Islamiyat: Read only original texts. Familiarize yourself with Islamic history and culture as well. Establish a separate database of Quranic verses and Ahadith to use as references.
ZAA: Not necessarily. But length and quality of your answers have their own impression. Word limit can be substituted with other forms of illustration like maps, pie-charts, flow-charts, tables, headings, etc. Preferably every answer should span 7-8 pages.
JWT: How did you structure your Essay? And, what was your strategy for Précis and Composition Paper?
ZAA: For essay I selected the area I had best command over. I spent first 45 minutes in writing the outline. I used both headings and sentences for my outline. After that, I wrote on the body for nearly 2 hours, 15 arguments in total, each consisting 100 to 150 words. Overall word count was nearly 2250. I spent last 15 minutes in reviewing the draft.
I practiced précis extensively from past papers. I used to make one précis and solve one comprehension passage every day. Moreover, I prepared almost all questions of grammar. This enables you to get easy 25 marks making this paper quite predictable.
My Tips on: Selection of optional subjects
Overlapping and integrative subjects are often the most rewarding. Kill multiple birds with one stone. Don’t get swayed by the trend. If you have a background in a subject or if you are convinced for it, go for that.
Consult two books. Prepare the topics. Maintain short notes. Detailed notes if you cannot retain the details. Notes should be schematic and diagrammatic.
For best results, your preparation must be complete by November end. At least one revision of the whole course is compulsory; two or more preferable. The first revision should be completed by mid January. The best mode of revision is to appear in mock exams. Two mock exams; one in November and the second in January, would yield best results.
My Advice for Fresh Aspirants
Never let fear of the unknown derail you from your course of preparation. While you would be intellectually equipping yourself for the pursuit of competitive examination, a stage will come where you would realize that it is just one among many examinations. That day onwards, CSS would not be much of a problem for you. In the meantime, stay focused, keep on trying and improvising your learning and aptitude.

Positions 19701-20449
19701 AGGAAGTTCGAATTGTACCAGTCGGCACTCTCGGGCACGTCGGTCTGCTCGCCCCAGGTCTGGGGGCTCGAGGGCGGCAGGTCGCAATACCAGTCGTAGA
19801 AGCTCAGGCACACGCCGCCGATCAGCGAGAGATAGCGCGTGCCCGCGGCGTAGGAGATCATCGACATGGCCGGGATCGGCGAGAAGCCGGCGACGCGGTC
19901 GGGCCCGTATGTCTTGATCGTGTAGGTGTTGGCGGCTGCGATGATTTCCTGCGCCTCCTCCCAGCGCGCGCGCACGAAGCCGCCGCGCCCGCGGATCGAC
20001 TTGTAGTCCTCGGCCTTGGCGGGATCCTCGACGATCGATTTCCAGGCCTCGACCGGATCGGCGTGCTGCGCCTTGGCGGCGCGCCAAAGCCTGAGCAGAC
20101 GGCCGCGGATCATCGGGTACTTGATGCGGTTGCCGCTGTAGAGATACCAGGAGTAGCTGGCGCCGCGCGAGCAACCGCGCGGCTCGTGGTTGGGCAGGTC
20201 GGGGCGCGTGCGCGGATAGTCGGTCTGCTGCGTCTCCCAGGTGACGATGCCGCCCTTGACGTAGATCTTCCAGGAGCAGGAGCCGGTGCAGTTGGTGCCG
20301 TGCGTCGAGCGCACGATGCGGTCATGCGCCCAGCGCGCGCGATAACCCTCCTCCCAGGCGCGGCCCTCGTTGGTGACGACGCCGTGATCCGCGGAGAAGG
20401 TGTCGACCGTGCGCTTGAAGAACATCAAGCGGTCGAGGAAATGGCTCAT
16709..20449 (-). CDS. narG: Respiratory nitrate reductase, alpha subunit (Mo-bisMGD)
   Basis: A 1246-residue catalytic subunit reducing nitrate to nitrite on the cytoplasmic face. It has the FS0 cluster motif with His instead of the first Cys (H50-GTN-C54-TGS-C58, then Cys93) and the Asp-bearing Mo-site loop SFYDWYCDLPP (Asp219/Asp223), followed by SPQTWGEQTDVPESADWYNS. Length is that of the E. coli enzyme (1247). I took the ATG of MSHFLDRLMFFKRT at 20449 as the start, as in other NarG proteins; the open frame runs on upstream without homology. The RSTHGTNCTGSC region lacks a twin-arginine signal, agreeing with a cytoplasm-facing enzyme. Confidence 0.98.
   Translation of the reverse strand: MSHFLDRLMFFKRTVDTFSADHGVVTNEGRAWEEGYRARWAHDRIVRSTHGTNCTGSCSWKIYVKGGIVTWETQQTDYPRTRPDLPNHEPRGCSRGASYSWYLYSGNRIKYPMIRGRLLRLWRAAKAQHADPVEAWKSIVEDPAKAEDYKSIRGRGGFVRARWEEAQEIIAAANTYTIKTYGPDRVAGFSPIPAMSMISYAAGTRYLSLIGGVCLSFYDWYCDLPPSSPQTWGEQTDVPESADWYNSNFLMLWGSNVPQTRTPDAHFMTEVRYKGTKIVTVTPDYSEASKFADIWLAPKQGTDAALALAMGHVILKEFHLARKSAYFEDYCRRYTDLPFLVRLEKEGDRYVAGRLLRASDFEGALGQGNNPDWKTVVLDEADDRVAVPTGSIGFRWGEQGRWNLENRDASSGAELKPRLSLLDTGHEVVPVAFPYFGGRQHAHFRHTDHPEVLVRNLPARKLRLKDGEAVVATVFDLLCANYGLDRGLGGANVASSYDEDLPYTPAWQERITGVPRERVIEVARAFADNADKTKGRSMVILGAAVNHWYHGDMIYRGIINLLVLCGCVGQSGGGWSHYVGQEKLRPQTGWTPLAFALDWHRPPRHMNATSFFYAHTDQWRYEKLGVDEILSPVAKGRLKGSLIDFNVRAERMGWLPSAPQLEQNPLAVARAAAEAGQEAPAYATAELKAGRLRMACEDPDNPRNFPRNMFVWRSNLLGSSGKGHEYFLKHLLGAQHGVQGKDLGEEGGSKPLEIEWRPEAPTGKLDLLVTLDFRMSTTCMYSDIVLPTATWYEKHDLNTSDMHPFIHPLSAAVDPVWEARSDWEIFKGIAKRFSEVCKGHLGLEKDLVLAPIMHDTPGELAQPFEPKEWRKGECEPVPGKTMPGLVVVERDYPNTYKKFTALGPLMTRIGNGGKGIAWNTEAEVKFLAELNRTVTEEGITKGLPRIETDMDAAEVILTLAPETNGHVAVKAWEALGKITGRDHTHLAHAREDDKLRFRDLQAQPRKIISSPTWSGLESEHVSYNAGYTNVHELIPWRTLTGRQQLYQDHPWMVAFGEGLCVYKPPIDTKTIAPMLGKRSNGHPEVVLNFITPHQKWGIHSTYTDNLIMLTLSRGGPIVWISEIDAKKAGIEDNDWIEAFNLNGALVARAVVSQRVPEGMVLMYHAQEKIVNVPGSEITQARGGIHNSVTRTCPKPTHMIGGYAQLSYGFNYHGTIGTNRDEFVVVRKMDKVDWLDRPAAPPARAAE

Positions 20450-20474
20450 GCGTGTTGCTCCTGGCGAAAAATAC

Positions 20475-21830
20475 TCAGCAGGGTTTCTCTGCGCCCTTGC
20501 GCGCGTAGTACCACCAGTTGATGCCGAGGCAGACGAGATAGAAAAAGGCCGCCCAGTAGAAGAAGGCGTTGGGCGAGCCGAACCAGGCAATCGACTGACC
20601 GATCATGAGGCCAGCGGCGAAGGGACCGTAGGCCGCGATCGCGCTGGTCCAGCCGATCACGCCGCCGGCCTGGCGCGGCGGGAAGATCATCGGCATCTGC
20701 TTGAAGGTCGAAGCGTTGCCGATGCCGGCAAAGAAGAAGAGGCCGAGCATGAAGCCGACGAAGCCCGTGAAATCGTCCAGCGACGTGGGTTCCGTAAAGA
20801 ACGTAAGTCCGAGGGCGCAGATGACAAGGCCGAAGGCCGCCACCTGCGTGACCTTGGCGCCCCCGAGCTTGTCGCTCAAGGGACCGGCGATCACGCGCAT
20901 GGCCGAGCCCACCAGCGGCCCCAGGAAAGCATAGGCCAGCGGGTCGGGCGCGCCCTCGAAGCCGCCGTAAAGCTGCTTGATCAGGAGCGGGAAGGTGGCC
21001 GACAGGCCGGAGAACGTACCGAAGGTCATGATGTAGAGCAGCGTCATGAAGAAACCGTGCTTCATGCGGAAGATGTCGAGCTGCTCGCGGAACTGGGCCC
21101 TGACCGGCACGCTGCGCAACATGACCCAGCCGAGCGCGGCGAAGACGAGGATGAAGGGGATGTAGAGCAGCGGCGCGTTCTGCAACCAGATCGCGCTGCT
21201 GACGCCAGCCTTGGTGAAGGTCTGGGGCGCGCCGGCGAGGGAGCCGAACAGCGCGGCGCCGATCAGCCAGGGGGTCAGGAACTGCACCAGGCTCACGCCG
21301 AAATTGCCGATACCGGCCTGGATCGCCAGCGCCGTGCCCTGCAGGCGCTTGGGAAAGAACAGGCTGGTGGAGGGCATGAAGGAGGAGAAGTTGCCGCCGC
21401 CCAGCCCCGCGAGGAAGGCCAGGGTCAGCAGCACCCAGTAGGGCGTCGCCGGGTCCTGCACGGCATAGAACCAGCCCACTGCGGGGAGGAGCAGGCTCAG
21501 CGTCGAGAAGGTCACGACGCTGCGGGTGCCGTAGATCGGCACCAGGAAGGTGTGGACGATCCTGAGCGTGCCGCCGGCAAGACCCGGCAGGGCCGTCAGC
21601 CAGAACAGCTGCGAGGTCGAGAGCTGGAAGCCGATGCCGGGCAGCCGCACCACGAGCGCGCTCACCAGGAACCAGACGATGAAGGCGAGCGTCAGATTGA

My Interview Experience
It was a very dynamic experience. I was interviewed for roughly 45 minutes. Chairman FPSC posed a few questions regarding the international, administrative and constitutional status of AJK and Indian-occupied Kashmir, how its state machinery works and how its governance model is different from that of Pakistan. Another panellist enquired about state-owned enterprises as to how these white elephants were strangling the national exchequer. The panel also wanted to know my opinion on urbanization, urban sprawl and squatter settlements and the solutions to this menace. Another question was regarding the child malnutrition and the ways to improve agricultural productivity. A panellist also asked my opinion about the prospects of normalization of Pakistan-India relations. Another panellist Mr Ahmed Farooq, asked about strategic defence initiative, Reagan’s defence doctrine, reasons behind the fall of communism, Communist Manifesto, commonalities among US Republican presidents and whether Trump is an oddity or new normal. I had a very candid and somewhat combative argumentation on these issues. Then, the last panellist, Habeeb Ullah Khattak asked me about my aspiration to be in civil service and what was my favourite book. In the end, honourable Chairman threw a few other questions. The interview ended on a very high and positive note.